Minister for Families and Social Services Paul Fletcher announced on September 26 that the National Disability Insurance Scheme (NDIS) had reached the milestone of registering its 200,000th participant. The number of NDIS participants is predicted to grow to about 460,000 by 2020.
That same day, the Sydney Morning Herald reported that the final figures for the 2017-18 federal budget showed the budget deficit had been reduced to $10.1 billion. “The single biggest saving was the lower than expected numbers of participants entering the NDIS,” the SMH reported.
The boon to government coffers amounted to $4 billion in just one year.
The SMH report matches with those of people with disabilities being refused entry to the scheme, often for spurious reasons.
On September 18 last year, the Guardian Australia reported that people with disabilities such as schizophrenia, bipolar, depressive disorders and severe anxiety were regularly being denied access to the scheme.
The ABC News website reported on July 26 that Jeremy Hawkes, a man who had featured in the advertisements for the rollout of NDIS and who lives with Parkinson’s disease and chronic pain from a work-related spinal injury, was refused admission to NDIS.
ABC comedy show Tonightly with Tom Ballard featured an interview with actor and comedian Adam Bowes on August 29, who was initially denied access to NDIS, even though he is a bilateral leg amputee. Bowes recounted being told: “There’s not enough evidence that you have a disability.”
While his application was approved on the second attempt, it took 15 months before his request to purchase a wheelchair was funded by NDIS.
Moreover, on May 15, Guardian Australia reported on findings from the Commonwealth ombudsman that showed requests for plan reviews taking months to action. Unscheduled reviews are the only means by which participants may seek changes to their NDIS plan.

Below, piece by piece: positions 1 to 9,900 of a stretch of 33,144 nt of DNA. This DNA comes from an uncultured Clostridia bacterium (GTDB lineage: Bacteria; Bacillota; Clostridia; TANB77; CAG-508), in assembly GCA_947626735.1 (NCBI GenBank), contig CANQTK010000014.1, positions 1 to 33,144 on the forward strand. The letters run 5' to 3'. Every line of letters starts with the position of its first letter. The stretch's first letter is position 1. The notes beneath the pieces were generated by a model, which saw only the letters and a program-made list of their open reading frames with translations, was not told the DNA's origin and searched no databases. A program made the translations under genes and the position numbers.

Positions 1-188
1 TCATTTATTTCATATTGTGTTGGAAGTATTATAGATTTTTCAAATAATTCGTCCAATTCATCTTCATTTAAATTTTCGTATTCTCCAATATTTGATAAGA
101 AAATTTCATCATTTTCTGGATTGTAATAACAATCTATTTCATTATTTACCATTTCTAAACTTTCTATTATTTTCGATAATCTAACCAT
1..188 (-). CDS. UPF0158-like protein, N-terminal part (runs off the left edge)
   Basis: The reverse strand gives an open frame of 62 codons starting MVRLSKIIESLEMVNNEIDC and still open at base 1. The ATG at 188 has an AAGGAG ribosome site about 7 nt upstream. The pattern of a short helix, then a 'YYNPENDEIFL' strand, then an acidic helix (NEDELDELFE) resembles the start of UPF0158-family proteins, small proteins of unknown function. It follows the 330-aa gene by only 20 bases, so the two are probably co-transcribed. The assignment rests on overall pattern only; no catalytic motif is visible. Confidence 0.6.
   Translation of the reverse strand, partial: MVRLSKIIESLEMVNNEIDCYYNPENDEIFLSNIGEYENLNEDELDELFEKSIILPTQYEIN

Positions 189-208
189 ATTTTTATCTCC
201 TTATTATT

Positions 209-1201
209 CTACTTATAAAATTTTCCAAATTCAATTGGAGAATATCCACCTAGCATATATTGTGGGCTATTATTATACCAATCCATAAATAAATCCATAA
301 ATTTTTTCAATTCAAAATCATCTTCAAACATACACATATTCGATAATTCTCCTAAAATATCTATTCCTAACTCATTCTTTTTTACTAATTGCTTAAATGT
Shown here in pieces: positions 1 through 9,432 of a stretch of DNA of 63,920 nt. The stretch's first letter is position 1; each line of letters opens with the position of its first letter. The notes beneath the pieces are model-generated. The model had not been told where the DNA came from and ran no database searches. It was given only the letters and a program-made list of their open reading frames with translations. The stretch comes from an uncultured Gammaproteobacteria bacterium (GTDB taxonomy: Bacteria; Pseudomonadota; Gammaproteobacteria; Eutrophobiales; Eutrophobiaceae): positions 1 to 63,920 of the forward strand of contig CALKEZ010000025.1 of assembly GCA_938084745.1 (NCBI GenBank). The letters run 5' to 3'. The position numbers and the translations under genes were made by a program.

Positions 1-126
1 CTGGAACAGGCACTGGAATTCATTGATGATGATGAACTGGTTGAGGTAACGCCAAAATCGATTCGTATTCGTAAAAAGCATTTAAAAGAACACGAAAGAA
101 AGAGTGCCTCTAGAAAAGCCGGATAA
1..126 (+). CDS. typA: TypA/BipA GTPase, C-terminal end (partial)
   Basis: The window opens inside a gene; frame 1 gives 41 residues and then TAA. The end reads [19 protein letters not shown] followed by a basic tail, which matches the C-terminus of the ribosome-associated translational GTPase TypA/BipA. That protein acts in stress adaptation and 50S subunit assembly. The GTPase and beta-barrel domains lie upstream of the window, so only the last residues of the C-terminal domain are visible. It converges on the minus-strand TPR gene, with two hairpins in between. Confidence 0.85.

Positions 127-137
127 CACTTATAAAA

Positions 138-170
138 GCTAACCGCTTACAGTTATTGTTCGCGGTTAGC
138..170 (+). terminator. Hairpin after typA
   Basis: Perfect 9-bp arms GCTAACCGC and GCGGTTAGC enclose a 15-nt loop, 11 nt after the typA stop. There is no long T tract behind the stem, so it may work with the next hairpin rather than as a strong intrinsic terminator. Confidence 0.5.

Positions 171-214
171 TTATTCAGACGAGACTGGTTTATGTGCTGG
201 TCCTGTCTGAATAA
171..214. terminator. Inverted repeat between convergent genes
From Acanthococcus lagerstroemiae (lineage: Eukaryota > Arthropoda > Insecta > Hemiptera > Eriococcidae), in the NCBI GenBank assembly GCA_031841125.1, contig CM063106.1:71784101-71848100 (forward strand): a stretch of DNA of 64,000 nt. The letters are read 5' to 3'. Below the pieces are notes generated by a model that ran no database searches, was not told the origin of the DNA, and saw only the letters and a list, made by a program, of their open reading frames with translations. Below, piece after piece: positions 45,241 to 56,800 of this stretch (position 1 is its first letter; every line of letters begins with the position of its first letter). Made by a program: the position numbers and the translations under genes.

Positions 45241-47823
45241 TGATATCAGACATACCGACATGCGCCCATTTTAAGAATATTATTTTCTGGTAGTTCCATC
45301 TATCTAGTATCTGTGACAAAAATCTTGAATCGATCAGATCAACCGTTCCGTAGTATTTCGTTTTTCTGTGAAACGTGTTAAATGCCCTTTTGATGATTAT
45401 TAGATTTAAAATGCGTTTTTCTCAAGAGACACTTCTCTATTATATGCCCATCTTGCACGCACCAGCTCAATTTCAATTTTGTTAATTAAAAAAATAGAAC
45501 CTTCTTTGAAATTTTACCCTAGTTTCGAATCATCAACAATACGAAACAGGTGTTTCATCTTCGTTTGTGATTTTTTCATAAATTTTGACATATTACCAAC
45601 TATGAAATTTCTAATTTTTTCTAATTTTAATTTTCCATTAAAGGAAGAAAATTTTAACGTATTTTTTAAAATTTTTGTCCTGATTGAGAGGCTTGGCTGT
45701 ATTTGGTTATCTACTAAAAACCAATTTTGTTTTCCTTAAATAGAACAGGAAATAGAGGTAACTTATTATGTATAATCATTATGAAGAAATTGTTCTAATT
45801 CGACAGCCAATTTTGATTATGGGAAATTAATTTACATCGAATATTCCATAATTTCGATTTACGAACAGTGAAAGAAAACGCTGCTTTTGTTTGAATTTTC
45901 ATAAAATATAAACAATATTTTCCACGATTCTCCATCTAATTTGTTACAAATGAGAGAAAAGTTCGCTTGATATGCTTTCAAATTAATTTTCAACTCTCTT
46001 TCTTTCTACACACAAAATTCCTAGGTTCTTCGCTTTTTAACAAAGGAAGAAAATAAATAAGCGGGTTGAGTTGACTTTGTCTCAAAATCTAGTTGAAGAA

The ombudsman found that, as of February 2018, NDIS had a backlog of 8100 reviews. It was receiving about 620 new review requests a week and was only able to process a fraction of that.
The problems with NDIS go right to the core. It has been nobbled by neoliberal funding priorities.
The federal Coalition government funds NDIS with an eyedropper. The number of staff employed by the NDIS has been capped at 3188 for the 2018-19 financial year, only rising to 3400 in the 2020-21 financial year when NDIS will have grown to service more than 460,000 people.
The system relies on a rising numbers of contractors, including for the NDIS call centre, which has been outsourced to Serco, a company famed for its human rights abuses.
NDIS was established as a disability marketplace. It was touted as being “participant led”, with individual participants empowered to seek the best results by finding the most appropriate provider for their needs.
NDIS funds individual participants for a certain number of hours of service, depending on the participant’s requirements, as judged by NDIS. The participant is free to choose any provider and prices charged by providers are regulated by NDIS.